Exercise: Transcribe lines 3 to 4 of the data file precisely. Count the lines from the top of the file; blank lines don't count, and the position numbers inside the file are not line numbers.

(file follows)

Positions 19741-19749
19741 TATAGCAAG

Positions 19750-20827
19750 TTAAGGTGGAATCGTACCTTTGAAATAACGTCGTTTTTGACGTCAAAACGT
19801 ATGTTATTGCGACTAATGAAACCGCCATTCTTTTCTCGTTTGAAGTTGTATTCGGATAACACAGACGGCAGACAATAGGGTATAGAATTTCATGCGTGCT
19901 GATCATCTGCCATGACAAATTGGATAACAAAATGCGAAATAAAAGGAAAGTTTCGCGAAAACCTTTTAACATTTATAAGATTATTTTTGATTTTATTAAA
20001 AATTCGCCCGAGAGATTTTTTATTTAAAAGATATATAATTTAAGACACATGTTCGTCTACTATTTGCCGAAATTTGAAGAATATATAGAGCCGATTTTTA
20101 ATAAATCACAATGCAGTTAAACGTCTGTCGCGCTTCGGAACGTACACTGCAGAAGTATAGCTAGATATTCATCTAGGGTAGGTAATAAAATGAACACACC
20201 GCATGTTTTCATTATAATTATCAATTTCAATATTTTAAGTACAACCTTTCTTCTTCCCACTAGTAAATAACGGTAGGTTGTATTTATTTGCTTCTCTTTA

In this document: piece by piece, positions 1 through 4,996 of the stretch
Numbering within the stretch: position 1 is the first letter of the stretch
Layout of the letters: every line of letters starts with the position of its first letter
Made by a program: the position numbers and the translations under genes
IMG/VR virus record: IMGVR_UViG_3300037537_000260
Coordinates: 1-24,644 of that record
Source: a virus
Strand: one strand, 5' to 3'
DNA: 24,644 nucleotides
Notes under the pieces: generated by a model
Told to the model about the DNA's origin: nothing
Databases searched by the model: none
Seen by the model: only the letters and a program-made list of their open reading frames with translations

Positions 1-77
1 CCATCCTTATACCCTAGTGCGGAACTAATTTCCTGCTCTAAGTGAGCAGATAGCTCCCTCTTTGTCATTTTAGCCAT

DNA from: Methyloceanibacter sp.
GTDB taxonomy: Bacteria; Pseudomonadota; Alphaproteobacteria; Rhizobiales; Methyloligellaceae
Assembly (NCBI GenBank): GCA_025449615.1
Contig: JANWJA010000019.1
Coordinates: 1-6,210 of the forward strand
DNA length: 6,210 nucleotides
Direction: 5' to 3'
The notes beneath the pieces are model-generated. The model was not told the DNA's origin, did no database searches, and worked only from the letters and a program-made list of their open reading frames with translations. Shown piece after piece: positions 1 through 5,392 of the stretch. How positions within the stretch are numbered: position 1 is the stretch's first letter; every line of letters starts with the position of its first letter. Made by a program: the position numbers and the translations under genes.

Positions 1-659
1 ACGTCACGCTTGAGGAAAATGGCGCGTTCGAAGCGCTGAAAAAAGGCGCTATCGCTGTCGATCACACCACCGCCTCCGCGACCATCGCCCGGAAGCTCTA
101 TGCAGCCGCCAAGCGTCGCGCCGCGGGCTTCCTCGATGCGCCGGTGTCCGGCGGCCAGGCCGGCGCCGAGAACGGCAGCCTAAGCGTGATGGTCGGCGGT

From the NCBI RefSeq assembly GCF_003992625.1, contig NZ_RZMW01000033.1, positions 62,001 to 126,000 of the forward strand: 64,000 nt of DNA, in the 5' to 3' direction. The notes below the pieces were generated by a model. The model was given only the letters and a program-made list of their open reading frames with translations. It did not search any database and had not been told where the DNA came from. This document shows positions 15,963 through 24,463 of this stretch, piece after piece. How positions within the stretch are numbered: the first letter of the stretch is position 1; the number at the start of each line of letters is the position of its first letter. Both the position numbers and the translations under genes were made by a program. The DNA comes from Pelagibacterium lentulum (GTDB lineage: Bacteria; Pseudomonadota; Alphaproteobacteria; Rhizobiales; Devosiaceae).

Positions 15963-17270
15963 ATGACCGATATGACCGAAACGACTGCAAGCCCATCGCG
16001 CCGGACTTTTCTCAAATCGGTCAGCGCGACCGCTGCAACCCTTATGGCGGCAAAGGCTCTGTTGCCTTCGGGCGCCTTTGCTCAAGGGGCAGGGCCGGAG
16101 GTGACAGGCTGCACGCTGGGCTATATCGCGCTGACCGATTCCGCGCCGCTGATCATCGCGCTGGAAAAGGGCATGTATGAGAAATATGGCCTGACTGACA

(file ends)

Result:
Positions 19750-20827
19750 TTAAGGTGGAATCGTACCTTTGAAATAACGTCGTTTTTGACGTCAAAACGT